Email me your Kitchen Plans.I'll review them, and make firstname.lastname@example.org
O.K., so these times are a little slow for many of us in the Kitchen Business.
We welcome every lead with enthusiasm, in hopes that they'll become a client.
Unfortunately, some customers approach us with a disappointing agenda.
They're price shopping! and have NO intent on paying for our services.
If you send them on their way, they'll "Bad Mouth" you.
If you entertain them, you're "giving it away".
It's not uncommon for Kitchen Design firms to charge a design fee.
Our time and expertise is valuable, and most clients feel comfortable with the process.
But it's perceived a little different if you're also the cabinet dealer.
Customers tend to be more willing to pay independant designers, than the dealership.
Maybe, because they think we're earning our pay from selling the product.
But since times are a bit slow, what about that customer who doesn't see it that way.
The one that doesn't want to pay anyone for the design.
Do we stand by our grounds, or do we adjust?
How flexible should we be? I suppose it depends on how desperate we are?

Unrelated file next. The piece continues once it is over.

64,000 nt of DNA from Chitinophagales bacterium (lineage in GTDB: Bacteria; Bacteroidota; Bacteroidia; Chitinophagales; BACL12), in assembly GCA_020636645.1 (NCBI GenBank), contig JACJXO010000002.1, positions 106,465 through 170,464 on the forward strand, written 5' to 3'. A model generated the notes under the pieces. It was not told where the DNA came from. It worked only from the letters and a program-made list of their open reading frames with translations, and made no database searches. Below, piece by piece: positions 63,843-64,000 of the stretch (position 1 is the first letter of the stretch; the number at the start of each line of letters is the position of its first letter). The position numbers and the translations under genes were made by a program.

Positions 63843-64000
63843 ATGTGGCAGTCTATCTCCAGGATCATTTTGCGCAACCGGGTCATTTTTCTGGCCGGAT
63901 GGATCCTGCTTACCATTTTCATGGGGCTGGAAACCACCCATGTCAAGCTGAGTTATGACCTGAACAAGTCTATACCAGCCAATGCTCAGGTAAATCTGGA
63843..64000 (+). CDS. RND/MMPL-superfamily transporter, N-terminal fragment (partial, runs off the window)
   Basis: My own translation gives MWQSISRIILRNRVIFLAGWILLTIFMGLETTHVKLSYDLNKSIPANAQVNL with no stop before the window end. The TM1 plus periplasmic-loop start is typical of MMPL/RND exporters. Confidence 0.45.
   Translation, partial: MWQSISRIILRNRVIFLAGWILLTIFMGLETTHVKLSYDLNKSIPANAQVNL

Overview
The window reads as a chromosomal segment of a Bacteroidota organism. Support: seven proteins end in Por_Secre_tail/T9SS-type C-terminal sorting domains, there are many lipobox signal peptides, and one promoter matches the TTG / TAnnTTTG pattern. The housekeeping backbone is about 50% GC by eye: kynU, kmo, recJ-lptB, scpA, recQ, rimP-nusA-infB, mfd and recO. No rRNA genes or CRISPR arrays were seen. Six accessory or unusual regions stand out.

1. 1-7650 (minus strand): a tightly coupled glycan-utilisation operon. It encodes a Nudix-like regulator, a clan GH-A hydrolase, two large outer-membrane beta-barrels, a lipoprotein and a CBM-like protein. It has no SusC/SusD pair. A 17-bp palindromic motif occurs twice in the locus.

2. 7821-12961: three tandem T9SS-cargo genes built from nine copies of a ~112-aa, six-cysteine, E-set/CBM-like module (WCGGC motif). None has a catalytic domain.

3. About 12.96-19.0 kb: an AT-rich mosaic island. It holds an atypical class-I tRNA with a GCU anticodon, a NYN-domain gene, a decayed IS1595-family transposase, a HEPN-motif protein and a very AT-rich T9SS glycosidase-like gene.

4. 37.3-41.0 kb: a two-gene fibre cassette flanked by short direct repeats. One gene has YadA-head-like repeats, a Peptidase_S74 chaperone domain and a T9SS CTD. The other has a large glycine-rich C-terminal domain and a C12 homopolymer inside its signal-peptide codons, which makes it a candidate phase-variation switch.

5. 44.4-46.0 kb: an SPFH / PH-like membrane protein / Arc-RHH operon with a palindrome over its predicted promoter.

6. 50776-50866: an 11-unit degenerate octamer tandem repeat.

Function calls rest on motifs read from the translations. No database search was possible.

I personally use the Design Fee as a tool to weed out such "leeches".
Most of the time I don't even need to bring up the "design Fee".
When I'm meeting with a referral, and my instinct tells me
that they will definitely be my client , I merely mention,
"when we get to the point of preparing detailed drawings,
I'll ask you for a initial deposit".
So getting back to the Shopper.
They'll even tell you that they have a design.
When you ask to see it, it's nothing more than a pencil sketch. "conceptual design".
If they would be satisfied with us just giving them a price, it wouldn't be so bad.
But they will insist on us giving them suggestions.
Now, isn't that using our expertise?
So my question is;
How do we spread the word to these potential customers?
"We're Professionals". Please treat us that way. You're money will be well spent.
I would like to hear from other Kitchen Design Dealers, as well as customers that are in, or have been the process of shopping for a new kitchen.